Roots


The Academy of Television Arts & Sciences Foundation Presents

02:26

Tabs

About

Roots remains one of television's landmark programs. The twelve-hour mini-series aired on ABC from 23-30 January 1977. For eight consecutive nights it riveted the country. ABC executives initially feared that the historical saga about slavery would be a ratings disaster. Instead, Roots scored higher ratings than any previous entertainment program in history. It averaged a 44.9 rating and a 66 audience share for the length of its run. The seven episodes that followed the opener earned the top seven spots in the ratings for their week. The final night held the single-episode ratings record until 1983, when the finale of M*A*S*H aired on CBS.

The success of Roots had lasting impact on the television industry. The show defied industry conventions about black-oriented programming: executives simply had not expected that a show with black heroes and white villains could attract such huge audiences. In the process, Roots almost single-handedly spawned a new television format -- the consecutive-night mini-series. (Previous mini-series, like the 1976 hit, Rich Man, Poor Man, had run in weekly installments.) Roots also validated the docudrama approach of its Executive Producer, David Wolper. The Wolper style, blending fact and fiction in a soap-opera package, influenced many subsequent mini-series. Finally, Roots was credited with having a positive impact on race relations, expanding the nation's sense of history.

Based on Alex Haley's best-selling novel about his African ancestors, Roots followed several generations in the lives of a slave family. The saga began with Kunta Kinte (LeVar Burton), a West African youth captured by slave raiders and shipped to America in the 1700s. Kunta received brutal treatment from his white masters and rebelled continually. An older Kunta (John Amos) married and his descendants carried the story after his death. Daughter Kizzy (Leslie Uggams) was raped by her master and bore a son, later named Chicken George (Ben Vereen). In the final episode, Kunta Kinte's great-grandson Tom (Georg Stanford Brown) joined the Union Army and gained emancipation. Over the course of the saga, viewers saw brutal whippings and many agonizing moments, rapes, the forced separations of families, slave auctions. Through it all, however, Roots depicted its slave characters as well-rounded human beings, not merely as victims or symbols of oppression.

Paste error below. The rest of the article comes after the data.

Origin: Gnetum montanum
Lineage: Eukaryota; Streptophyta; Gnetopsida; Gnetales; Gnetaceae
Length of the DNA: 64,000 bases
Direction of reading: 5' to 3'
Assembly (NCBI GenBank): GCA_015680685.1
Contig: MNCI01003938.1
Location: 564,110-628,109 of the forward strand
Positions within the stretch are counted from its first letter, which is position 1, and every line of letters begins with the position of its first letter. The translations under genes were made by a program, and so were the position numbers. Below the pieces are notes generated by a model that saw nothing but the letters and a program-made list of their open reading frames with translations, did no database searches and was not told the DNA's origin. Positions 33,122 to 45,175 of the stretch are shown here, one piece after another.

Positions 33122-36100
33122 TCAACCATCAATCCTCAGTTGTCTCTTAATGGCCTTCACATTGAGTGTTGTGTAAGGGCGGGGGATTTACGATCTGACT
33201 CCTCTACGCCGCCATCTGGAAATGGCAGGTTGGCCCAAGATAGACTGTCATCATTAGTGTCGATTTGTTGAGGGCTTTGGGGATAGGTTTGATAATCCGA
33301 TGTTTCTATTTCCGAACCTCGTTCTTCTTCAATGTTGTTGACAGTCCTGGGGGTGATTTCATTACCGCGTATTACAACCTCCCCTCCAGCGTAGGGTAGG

Apprehensions that Roots would flop shaped the way that ABC presented the show. Familiar television actors like Lorne Greene were chosen for the white, secondary roles, to reassure audiences. The white actors were featured disproportionately in network previews. For the first episode, the writers created a conscience-stricken slave captain (Ed Asner), a figure who did not appear in Haley's novel but was intended to make white audiences feel better about their historical role in the slave trade. Even the show's consecutive-night format allegedly resulted from network apprehensions. ABC programming chief Fred Silverman hoped that the unusual schedule would cut his network's imminent losses--and get Roots off the air before sweeps week.

Silverman, of course, need not have worried. Roots garnered phenomenal audiences. On average, 80 million people watched each of the last seven episodes. 100 million viewers, almost half the country, saw the final episode, which still claims one of the highest Nielsen ratings ever recorded, a 51.1 with a 71 share. A stunning 85% of all television homes saw all or part of the mini-series. Roots also enjoyed unusual social acclaim for a television show. Vernon Jordan, former president of the Urban League, called it "the single most spectacular educational experience in race relations in America." Today, the show's social effects may appear more ephemeral, but at the time they seemed widespread. Over 250 colleges and universities planned courses on the saga, and during the broadcast, over 30 cities declared "Roots" weeks.

The program drew generally rave reviews. Black and white critics alike praised Roots for presenting African-American characters who were not tailored to suit white audiences. The soap-opera format drew some criticism for its emphasis on sex, violence, and romantic intrigue. A few critics also complained that the opening segment in Africa was too Americanized--it was hard to accept television regulars like O.J. Simpson as West African natives. On the whole, however, critical acclaim echoed the show's resounding popular success. Roots earned over 30 Emmy Awards and numerous other distinctions.